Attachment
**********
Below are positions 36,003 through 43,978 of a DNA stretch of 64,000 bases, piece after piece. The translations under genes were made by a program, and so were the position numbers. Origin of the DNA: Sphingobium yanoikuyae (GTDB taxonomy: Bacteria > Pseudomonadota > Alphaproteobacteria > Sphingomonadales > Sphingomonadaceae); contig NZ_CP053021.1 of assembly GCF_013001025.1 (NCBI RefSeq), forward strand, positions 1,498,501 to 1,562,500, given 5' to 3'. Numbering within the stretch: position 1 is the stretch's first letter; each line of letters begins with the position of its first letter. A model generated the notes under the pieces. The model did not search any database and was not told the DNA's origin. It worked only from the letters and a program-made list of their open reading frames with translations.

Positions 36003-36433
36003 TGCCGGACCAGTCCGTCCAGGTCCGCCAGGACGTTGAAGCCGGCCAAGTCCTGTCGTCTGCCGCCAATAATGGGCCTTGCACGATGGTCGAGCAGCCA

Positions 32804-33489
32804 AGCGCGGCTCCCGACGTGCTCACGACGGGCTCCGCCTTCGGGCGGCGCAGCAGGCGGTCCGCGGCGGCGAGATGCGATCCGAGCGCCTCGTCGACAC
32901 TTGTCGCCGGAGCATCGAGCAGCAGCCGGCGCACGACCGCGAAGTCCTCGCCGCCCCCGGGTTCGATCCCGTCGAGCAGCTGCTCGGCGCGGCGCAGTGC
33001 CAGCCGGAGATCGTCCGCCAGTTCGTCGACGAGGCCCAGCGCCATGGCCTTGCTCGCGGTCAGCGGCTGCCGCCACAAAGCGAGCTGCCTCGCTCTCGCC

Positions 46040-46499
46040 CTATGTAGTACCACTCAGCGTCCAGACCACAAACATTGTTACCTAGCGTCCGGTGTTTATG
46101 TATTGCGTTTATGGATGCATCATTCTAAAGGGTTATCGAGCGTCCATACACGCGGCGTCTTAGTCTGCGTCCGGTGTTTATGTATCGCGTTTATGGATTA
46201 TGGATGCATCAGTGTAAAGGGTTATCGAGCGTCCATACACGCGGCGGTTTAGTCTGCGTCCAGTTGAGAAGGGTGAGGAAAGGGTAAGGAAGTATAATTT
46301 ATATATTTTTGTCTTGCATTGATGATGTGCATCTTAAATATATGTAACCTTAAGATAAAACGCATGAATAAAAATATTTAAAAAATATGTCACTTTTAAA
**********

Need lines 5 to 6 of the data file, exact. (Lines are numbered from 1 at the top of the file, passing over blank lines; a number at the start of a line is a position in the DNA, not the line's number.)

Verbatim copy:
32804 AGCGCGGCTCCCGACGTGCTCACGACGGGCTCCGCCTTCGGGCGGCGCAGCAGGCGGTCCGCGGCGGCGAGATGCGATCCGAGCGCCTCGTCGACAC
32901 TTGTCGCCGGAGCATCGAGCAGCAGCCGGCGCACGACCGCGAAGTCCTCGCCGCCCCCGGGTTCGATCCCGTCGAGCAGCTGCTCGGCGCGGCGCAGTGC